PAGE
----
Prenups are not just for the very wealthy or celebrities. Many couples in Georgia who are not rich or famous might benefit from a prenuptial agreement. With a prenup, a couple can make an agreement about the assets they are bringing into the marriage, how they will divide assets they accumulate during the marriage and whether one partner will pay support to the other in case of divorce.
People in Georgia who are planning a wedding might want to avoid choosing Valentine's Day as the date. University of Melbourne researchers report that this choice for a wedding day is followed by more divorces than any other day.
When one spouse loses a job during divorce proceedings in Georgia, financial decisions can become very complicated. The first thing the court will want to know is the cause of the job loss. Spouses who lose their job due to layoffs, meaning they are not at fault, will likely be treated favorably by the court. Spouses who get fired for negligence or incompetence may not get any relief in financial responsibilities from the court.
Georgia residents who get a divorce should expect the process to be stressful and should prepare to deal with a range of practical, financial and emotional issues. However, it is important that they make sure to not disregard how important it is to keep their insurance in order and make any necessary coverage changes.
Many mothers in Georgia stay home with their children after becoming parents, even if they had earlier been pursuing professional careers. In most cases, this is a joint decision for a married couple. According to studies, 25% of mothers and 7% of fathers across the country step up to play the role of stay-at-home parent. For many families, having a parent stay at home is viewed as the most beneficial way to raise children.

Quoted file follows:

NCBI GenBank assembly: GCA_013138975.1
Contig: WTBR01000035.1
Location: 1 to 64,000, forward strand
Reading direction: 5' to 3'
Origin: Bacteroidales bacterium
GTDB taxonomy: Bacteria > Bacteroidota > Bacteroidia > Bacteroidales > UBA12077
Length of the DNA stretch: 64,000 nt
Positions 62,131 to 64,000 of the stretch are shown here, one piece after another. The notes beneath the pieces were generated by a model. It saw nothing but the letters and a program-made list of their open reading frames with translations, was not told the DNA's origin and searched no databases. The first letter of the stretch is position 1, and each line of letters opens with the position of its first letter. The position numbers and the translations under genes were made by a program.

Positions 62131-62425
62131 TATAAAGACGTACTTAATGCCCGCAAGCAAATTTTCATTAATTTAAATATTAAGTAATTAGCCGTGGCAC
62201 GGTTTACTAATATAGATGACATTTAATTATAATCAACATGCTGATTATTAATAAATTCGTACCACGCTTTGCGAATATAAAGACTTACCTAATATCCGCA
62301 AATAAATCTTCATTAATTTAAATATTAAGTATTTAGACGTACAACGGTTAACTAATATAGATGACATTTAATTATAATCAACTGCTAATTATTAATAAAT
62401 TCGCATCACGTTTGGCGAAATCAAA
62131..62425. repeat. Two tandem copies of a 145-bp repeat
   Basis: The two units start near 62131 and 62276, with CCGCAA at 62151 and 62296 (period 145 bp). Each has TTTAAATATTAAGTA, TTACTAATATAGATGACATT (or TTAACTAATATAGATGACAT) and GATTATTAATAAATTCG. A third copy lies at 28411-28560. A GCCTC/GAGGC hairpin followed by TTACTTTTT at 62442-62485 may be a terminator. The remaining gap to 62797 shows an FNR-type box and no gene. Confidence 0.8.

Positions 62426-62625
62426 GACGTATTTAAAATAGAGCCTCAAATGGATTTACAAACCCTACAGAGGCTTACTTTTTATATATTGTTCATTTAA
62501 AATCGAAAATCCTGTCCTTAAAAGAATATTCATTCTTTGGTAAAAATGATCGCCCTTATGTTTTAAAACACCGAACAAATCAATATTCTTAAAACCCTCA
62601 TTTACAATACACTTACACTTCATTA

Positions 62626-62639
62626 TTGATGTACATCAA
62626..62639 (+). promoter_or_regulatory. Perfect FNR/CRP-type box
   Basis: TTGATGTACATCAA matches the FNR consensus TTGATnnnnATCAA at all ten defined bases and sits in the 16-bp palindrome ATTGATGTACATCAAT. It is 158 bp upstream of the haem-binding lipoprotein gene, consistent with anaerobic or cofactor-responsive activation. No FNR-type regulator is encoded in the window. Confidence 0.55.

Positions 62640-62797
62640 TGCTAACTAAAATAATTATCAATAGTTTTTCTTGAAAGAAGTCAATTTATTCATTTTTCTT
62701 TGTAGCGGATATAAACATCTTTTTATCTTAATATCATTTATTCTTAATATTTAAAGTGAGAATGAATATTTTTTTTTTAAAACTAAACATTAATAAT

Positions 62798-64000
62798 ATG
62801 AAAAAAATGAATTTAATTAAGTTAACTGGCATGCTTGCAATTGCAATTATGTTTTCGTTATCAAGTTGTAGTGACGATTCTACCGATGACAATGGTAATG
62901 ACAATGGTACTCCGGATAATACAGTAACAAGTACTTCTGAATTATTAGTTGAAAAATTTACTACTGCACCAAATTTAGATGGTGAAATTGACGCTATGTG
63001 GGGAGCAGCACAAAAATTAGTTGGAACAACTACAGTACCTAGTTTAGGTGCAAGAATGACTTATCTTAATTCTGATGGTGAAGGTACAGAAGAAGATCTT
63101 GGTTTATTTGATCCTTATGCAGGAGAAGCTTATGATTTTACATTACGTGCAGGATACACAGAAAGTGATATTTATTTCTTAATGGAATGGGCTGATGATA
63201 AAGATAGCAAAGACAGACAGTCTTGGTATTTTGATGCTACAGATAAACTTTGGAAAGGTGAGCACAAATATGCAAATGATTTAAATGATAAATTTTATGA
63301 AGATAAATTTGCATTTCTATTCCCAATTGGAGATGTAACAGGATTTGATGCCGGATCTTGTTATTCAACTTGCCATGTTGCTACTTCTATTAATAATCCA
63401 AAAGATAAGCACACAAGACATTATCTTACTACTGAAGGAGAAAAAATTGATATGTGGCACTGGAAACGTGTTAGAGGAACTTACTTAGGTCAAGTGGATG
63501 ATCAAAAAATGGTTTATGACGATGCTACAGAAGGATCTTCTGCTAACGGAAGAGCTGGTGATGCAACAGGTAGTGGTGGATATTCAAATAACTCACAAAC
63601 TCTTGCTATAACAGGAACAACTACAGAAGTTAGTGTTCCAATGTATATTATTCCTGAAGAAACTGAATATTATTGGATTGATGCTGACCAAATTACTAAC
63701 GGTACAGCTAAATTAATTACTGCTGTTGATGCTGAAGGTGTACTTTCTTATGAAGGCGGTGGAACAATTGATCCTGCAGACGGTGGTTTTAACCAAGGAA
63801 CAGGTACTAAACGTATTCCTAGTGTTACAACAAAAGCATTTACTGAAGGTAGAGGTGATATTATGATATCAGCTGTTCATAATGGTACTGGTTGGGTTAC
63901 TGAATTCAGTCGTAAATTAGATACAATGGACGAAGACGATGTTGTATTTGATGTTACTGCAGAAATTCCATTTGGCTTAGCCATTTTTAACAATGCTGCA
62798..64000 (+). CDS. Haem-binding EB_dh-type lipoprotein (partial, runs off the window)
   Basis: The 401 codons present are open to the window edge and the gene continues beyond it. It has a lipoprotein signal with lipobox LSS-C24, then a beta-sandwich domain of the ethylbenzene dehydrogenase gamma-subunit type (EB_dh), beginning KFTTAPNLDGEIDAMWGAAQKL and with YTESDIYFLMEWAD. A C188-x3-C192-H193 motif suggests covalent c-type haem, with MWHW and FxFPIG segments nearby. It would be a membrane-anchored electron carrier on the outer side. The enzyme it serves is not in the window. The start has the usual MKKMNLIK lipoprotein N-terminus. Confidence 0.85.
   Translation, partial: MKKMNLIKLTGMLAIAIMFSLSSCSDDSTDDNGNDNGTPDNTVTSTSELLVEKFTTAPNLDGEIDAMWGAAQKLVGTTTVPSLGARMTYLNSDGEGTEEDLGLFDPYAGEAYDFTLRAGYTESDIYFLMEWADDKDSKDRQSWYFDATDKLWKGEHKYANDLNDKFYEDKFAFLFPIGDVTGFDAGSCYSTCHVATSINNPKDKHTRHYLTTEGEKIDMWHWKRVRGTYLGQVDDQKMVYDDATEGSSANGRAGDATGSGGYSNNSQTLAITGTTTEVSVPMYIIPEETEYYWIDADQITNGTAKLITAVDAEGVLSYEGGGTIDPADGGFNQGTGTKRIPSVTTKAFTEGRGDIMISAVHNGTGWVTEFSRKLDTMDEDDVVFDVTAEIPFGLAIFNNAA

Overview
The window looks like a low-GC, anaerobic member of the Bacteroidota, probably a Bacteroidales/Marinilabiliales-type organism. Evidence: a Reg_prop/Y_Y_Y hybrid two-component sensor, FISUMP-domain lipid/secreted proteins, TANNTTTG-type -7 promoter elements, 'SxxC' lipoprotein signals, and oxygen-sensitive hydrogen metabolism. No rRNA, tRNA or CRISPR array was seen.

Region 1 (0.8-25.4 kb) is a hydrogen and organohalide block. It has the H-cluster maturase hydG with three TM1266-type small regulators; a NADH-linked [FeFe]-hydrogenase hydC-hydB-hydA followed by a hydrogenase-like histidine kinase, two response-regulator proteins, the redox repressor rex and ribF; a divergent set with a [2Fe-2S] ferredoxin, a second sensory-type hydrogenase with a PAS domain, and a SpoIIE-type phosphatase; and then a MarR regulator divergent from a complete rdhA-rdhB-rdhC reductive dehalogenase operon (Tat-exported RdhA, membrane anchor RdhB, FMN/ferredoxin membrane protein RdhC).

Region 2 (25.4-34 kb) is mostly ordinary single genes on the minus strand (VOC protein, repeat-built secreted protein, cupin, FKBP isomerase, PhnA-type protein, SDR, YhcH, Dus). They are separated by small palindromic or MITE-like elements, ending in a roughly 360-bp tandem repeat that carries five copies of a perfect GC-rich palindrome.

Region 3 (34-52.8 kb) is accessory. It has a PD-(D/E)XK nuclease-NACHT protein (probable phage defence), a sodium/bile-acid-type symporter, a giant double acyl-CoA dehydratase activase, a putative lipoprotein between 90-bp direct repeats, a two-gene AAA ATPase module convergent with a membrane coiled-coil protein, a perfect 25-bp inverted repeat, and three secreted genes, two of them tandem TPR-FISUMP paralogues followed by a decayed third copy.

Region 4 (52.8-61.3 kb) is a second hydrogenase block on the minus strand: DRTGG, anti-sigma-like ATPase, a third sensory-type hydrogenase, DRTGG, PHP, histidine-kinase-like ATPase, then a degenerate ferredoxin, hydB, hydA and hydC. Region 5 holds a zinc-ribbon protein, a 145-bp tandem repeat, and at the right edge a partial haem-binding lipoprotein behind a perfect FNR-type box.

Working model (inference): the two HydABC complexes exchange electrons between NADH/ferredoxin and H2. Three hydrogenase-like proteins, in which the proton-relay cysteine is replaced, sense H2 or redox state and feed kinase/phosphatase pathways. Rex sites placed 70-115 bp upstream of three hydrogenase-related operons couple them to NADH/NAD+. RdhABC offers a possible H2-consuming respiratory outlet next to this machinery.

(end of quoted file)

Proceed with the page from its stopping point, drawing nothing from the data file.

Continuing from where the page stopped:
When couples divorce in Georgia, there are often a lot of details to be worked out. These might include the division of assets and debts, the sale of the family home and deciding whether one spouse will receive alimony. If the couple has children, the situation can become more complex.
Recently, residents of Georgia and the rest of the United States have witnessed the progression of a broadening trend called "gray divorce." This term is typically applied when a person gets divorced after their 50th birthday. Although the nation's overall divorce rate has declined in the past two decades, gray divorce is unquestionably on the rise. Considering how the social stigma surrounding divorce has greatly diminished, it may seem natural that spouses in the older demographic would increasingly go their separate ways.
Retirement might be years away when couples in Georgia decide to end their marriages. Their savings for retirement, however, will generally be counted as marital assets whether they are held in individual accounts or employer-sponsored plans. Accessibility of funds, penalties for early withdrawal and impacts on Social Security benefits all need to be considered by people negotiating their split.
Divorce rates in Georgia and across the U.S. have been trending downward over the last few decades. However, when people do choose to end their marriage, it is usually attributed to one of several common factors.
When people in Georgia marry spouses who are significantly more or less attractive than they are, the marriage might be more likely to end in divorce. An article in "Psychology Today" reported that several studies have found that a roughly similar level of attractiveness between couples increases the likelihood that the marriage will last.